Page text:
So while the inquest mapped out the situation prevailing, in the process revealing the territory's inability to cope with the epidemic of suicide, federal assistance has not to date been requested, though it obviously should be. There is an atmosphere of malaise that is acknowledged but not much appears to be done to combat it, and that is the issue of sexual violence aimed primarily at women and children, although men too suffer such abuse in the territory.

Some 52 percent of women and 22 percent of men reported sexual abuse in childhood of the most severe nature; according to data from the Inuit Health Survey of 2007-2008. Cases of children presenting with sexually transmitted infections, along with other evidence of sexual abuse are identified by psychiatric nurses and psychiatrists, according to Dr. Allison Crawford, director of the Northern Psychiatric Outreach Program for the Centre for Addiction and Mental Health, Toronto.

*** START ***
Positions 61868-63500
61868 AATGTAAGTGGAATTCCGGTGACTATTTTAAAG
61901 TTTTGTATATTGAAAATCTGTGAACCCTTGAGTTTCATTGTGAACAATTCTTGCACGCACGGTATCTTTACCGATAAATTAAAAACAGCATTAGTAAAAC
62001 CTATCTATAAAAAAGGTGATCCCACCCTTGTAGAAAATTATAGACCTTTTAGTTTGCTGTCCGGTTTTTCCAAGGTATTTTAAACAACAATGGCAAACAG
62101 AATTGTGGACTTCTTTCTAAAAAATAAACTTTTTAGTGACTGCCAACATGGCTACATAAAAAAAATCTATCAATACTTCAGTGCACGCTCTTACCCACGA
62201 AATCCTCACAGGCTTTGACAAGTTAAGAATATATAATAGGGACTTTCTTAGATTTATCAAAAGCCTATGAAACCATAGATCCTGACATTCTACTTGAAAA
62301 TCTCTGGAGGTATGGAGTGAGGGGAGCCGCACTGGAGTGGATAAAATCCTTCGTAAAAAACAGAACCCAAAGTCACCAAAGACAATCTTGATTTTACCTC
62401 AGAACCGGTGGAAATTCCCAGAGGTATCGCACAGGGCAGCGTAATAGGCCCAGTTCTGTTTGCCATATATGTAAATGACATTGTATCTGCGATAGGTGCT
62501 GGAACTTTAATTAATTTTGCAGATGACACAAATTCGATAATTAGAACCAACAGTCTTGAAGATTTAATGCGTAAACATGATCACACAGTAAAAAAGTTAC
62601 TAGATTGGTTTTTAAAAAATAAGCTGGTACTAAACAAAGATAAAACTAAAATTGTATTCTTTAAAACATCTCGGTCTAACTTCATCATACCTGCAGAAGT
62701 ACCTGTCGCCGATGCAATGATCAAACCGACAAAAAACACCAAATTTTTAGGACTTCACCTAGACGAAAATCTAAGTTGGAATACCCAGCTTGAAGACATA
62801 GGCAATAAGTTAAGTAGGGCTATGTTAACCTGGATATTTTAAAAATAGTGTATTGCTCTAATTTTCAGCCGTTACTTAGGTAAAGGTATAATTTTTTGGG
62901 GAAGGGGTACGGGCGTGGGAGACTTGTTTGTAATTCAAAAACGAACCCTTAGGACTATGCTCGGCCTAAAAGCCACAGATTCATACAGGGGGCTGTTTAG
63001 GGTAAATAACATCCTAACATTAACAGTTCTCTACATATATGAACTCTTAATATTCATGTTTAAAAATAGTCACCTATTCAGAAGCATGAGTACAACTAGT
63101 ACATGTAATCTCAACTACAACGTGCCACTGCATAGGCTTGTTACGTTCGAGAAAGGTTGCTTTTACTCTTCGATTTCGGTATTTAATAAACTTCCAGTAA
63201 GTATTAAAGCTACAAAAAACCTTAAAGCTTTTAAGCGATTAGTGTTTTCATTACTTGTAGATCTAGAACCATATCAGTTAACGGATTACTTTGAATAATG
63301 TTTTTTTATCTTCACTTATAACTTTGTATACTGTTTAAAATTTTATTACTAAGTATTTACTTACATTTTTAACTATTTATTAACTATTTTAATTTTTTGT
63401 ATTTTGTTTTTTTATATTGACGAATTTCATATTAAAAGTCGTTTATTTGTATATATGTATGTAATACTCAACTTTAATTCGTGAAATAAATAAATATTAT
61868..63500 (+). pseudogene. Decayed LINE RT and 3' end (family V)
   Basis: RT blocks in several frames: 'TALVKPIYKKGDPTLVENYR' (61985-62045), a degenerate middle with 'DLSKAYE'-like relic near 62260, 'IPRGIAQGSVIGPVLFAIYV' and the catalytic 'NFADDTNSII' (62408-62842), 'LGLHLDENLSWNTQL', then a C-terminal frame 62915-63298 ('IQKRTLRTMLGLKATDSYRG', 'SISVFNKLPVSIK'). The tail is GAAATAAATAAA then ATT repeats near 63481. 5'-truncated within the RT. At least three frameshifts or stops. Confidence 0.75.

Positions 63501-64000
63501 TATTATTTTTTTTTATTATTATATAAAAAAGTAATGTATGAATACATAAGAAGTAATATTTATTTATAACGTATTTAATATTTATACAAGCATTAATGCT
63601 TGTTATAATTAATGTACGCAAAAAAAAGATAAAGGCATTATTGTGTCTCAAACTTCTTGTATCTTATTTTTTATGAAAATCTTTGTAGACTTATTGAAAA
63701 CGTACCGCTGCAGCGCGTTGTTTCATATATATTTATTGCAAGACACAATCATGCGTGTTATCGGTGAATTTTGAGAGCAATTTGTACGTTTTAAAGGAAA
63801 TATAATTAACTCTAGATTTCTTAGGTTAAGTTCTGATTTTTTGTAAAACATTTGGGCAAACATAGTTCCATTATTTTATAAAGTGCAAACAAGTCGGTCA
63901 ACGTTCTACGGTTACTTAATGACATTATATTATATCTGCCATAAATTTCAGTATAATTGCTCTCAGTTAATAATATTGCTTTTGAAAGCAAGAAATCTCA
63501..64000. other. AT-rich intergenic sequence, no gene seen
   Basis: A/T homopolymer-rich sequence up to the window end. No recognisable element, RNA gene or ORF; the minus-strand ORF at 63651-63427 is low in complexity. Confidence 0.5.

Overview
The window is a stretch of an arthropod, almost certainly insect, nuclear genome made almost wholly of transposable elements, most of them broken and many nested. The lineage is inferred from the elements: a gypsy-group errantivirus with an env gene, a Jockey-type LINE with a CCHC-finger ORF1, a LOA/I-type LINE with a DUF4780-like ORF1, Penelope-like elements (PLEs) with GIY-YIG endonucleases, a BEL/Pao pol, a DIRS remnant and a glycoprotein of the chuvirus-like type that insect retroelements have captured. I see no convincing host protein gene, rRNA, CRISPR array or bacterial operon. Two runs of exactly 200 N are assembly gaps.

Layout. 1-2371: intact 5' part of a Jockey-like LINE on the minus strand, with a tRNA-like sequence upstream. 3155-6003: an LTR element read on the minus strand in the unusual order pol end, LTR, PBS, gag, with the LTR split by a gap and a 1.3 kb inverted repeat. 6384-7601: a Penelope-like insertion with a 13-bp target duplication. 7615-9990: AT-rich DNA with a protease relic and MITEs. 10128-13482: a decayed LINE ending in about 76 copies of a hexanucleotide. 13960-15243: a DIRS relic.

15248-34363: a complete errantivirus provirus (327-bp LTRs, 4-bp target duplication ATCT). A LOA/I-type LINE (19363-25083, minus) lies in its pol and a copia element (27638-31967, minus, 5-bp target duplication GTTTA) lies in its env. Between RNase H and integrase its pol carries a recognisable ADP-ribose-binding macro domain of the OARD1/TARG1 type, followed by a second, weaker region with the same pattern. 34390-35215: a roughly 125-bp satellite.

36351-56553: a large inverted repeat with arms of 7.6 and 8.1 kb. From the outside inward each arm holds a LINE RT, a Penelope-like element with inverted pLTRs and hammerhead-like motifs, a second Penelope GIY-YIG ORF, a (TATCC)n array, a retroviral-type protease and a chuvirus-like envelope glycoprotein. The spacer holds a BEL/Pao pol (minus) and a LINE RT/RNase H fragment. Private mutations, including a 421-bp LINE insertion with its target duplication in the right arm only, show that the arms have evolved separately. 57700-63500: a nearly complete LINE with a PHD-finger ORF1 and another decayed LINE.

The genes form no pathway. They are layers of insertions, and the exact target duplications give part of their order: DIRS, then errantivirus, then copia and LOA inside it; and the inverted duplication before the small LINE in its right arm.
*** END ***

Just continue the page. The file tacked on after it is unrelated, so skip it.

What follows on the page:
"The degree of childhood abuse is something that I think is talked about even less than suicide. It's still present and prevalent in communities", she testified at the inquest. "We have a new case that's come to the attention of mental health at least monthly, and sometimes more frequently. Social services do become involved automatically, and often the RCMP will become involved. But often the outcome — there are very few consequences."